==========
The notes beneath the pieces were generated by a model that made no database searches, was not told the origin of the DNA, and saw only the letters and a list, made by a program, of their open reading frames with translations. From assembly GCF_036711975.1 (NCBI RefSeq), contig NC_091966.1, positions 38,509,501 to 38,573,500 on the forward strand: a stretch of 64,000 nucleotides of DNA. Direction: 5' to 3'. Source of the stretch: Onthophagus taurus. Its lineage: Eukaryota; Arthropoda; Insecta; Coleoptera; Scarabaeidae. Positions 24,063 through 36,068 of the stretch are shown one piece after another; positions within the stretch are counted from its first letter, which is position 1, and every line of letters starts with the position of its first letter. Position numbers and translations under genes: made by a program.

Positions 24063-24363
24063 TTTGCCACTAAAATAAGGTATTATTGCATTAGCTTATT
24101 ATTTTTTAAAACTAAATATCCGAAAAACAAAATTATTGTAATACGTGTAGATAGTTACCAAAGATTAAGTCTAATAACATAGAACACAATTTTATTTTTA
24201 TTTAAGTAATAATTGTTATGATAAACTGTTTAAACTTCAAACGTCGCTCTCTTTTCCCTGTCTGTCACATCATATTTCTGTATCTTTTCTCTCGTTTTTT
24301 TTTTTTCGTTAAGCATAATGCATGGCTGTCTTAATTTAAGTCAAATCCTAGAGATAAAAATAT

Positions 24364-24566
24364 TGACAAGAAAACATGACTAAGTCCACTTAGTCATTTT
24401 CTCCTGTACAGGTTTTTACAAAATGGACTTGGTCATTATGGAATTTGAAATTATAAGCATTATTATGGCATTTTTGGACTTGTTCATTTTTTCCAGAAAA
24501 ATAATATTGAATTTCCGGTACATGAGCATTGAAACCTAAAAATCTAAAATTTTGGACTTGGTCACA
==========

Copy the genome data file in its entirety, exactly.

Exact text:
The notes beneath the pieces were generated by a model that made no database searches, was not told the origin of the DNA, and saw only the letters and a list, made by a program, of their open reading frames with translations. From assembly GCF_036711975.1 (NCBI RefSeq), contig NC_091966.1, positions 38,509,501 to 38,573,500 on the forward strand: a stretch of 64,000 nucleotides of DNA. Direction: 5' to 3'. Source of the stretch: Onthophagus taurus. Its lineage: Eukaryota; Arthropoda; Insecta; Coleoptera; Scarabaeidae. Positions 24,063 through 36,068 of the stretch are shown one piece after another; positions within the stretch are counted from its first letter, which is position 1, and every line of letters starts with the position of its first letter. Position numbers and translations under genes: made by a program.

Positions 24063-24363
24063 TTTGCCACTAAAATAAGGTATTATTGCATTAGCTTATT
24101 ATTTTTTAAAACTAAATATCCGAAAAACAAAATTATTGTAATACGTGTAGATAGTTACCAAAGATTAAGTCTAATAACATAGAACACAATTTTATTTTTA
24201 TTTAAGTAATAATTGTTATGATAAACTGTTTAAACTTCAAACGTCGCTCTCTTTTCCCTGTCTGTCACATCATATTTCTGTATCTTTTCTCTCGTTTTTT
24301 TTTTTTCGTTAAGCATAATGCATGGCTGTCTTAATTTAAGTCAAATCCTAGAGATAAAAATAT

Positions 24364-24566
24364 TGACAAGAAAACATGACTAAGTCCACTTAGTCATTTT
24401 CTCCTGTACAGGTTTTTACAAAATGGACTTGGTCATTATGGAATTTGAAATTATAAGCATTATTATGGCATTTTTGGACTTGTTCATTTTTTCCAGAAAA
24501 ATAATATTGAATTTCCGGTACATGAGCATTGAAACCTAAAAATCTAAAATTTTGGACTTGGTCACA